Making it easier to work from home

Here are some tips and tricks for how you can stay better connected, as well as work effectively and happily from home.

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1. Check your internet connection is suitable

An unlimited fibre plan is the most reliable way to accommodate multiple users at home because there are no data caps and it won’t slow down at peak times. Use our broadband checker to see if fibre is available at your address. Please note, currently we're only doing essential connections, so it may be a month or so before we get to your order. If you are in a rural area where fibre is yet to be rolled out, solutions that can improve your speed and consistency are available.

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2. Improve your connection with an ethernet cable

Linking your device and router with an ethernet cable provides a stronger and more consistent connection than wifi. If it’s not possible to work near your router, there are ethernet cables up to 100 metres long which can be a good solution.

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An ethernet cable plugged into a laptop
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3. Boost speed with the right wifi router

Broadband and wifi technology are continually improving, so it’s worth replacing your router every five years or so to take advantage. Ask your internet provider if your supplied router can handle speeds required by your connection. If you decide to buy a new router, you will get the best performance from one of the latest ‘Wifi 6’ models.

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4. Extend wifi signal with better positioning and boosters

You can extend your wifi signal by positioning your router in a central, unobstructed space in your home, at eye level (when standing) and away from any electrical devices. Wifi coverage across your house can also be improved with a mesh system, powerline networking or wifi booster.

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Typing on a laptop

5. Manage multiple users when you need more speed

If you need to download a large file or go on a video call, you can maximise your connection speed by asking others to temporarily stop gaming or streaming TV. If video conferencing is still glitchy, switching to audio-only uses less data and will keep your meeting going.

6. Create a dedicated working space

If possible, having a dedicated space in your home for working will help to reduce interruptions. Trying to mimic your desk set-up at work will make it easier - for example, if you use two screens, ask if you can borrow a monitor from work.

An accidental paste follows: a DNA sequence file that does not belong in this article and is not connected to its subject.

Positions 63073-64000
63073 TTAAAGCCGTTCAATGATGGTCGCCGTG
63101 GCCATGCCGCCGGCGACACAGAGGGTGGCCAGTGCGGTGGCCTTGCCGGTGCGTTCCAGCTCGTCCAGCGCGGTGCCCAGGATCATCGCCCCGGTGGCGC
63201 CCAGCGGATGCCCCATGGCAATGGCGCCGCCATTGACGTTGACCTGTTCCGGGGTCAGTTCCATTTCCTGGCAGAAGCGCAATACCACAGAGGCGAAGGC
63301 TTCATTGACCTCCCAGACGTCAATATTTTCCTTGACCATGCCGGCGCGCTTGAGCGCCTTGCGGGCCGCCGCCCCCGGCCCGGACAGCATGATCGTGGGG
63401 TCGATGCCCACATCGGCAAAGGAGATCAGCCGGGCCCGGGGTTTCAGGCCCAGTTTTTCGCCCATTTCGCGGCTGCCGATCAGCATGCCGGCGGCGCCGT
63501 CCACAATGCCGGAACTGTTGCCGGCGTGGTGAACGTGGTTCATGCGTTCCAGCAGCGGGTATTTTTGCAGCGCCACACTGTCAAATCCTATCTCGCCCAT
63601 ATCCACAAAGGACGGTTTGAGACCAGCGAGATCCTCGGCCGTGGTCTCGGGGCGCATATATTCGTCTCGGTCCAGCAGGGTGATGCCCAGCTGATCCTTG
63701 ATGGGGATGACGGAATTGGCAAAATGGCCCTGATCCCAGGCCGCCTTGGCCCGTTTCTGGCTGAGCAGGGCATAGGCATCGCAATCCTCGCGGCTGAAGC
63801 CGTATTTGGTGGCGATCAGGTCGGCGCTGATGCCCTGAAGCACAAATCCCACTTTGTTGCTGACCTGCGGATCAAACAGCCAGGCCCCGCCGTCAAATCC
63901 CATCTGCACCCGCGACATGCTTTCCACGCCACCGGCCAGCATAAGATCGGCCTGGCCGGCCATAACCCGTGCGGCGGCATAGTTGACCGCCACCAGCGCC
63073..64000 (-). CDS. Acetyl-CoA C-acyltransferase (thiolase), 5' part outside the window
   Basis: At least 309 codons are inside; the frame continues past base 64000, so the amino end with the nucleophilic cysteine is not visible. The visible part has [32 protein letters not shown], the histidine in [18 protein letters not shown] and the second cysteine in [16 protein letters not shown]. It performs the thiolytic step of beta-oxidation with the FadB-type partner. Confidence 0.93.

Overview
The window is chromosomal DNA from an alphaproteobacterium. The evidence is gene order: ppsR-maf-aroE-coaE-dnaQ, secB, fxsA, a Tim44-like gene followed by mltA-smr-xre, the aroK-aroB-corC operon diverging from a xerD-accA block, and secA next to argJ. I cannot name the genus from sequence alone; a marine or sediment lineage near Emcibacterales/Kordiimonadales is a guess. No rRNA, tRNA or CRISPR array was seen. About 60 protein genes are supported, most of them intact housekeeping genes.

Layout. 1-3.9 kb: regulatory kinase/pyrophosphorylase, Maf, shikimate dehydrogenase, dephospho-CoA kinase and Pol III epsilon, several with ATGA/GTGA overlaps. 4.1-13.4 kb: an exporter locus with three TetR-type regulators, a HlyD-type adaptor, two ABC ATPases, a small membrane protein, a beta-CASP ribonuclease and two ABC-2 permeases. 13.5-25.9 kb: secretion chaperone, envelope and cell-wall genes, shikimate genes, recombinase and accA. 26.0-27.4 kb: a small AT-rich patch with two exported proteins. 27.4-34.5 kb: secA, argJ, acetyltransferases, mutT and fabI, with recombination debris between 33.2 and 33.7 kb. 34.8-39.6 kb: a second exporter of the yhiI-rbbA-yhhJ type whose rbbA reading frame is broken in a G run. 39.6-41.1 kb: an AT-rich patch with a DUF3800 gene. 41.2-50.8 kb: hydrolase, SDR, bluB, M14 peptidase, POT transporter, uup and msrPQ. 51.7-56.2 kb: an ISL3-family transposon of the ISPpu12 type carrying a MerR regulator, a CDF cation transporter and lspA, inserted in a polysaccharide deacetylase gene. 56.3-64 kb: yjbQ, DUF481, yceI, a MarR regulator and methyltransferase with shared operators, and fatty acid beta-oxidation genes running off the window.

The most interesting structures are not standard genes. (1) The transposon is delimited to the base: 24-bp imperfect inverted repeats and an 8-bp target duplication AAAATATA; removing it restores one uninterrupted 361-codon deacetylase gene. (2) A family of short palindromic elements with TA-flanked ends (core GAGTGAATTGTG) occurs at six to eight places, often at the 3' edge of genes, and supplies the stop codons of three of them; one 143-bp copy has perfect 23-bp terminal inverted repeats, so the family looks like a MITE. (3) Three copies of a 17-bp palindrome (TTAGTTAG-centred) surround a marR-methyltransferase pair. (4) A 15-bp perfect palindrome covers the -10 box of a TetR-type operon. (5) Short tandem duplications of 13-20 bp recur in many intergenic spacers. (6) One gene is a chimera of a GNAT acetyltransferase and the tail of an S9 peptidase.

7. Have a daily routine

Try to maintain your daily routine, such as showering, getting dressed and starting work at the normal time. If you and a partner are working at home, and you also have kids, looking after them in alternate shifts will help to minimise disruption.

8. Take a 10-minute break every hour

When you work at home it’s easy to become absorbed and lose track of time. Keep your mind fresh by taking a 10-minute break for every hour you work - whether it’s grabbing a snack, stretching your legs or going out for some fresh air.

9. Keep your conversations going

Daily communication helps to keep us motivated and feel more content. Applications such as Skype, Zoom and Google Hangouts are the next best things to meeting in person, making it easy for you to stay in touch with work colleagues, friends and family.

10. Remember to switch off each day

A problem with working from home is knowing when to stop. Ending your day with exercise or time with the kids will signal it’s time to down tools, and help you maintain a healthier work-life balance.

Kiwis prefer fibre

Fibre is the preferred broadband choice that New Zealanders use to connect to the internet. It outperforms other connection types on a range of criteria, and can even add value to your home. Fibre is currently available to over 75% of New Zealand homes and businesses so if you're able to, it's definitely worth considering. For most property types it's free to install and while lead times are currently longer due to the Covid-19 lockdown, it usually can take just a few days to get connected.

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Network capacity is good

The Chorus network has available capacity to support more broadband use at home, and we will continue to add further capacity to ensure ongoing network performance.

Daytime usage across the country is at around 2 Tbps (terabits per second) and the evening peak is about 3 Tbs. This is still comfortably below the 3.5 Tbps the network can handle.

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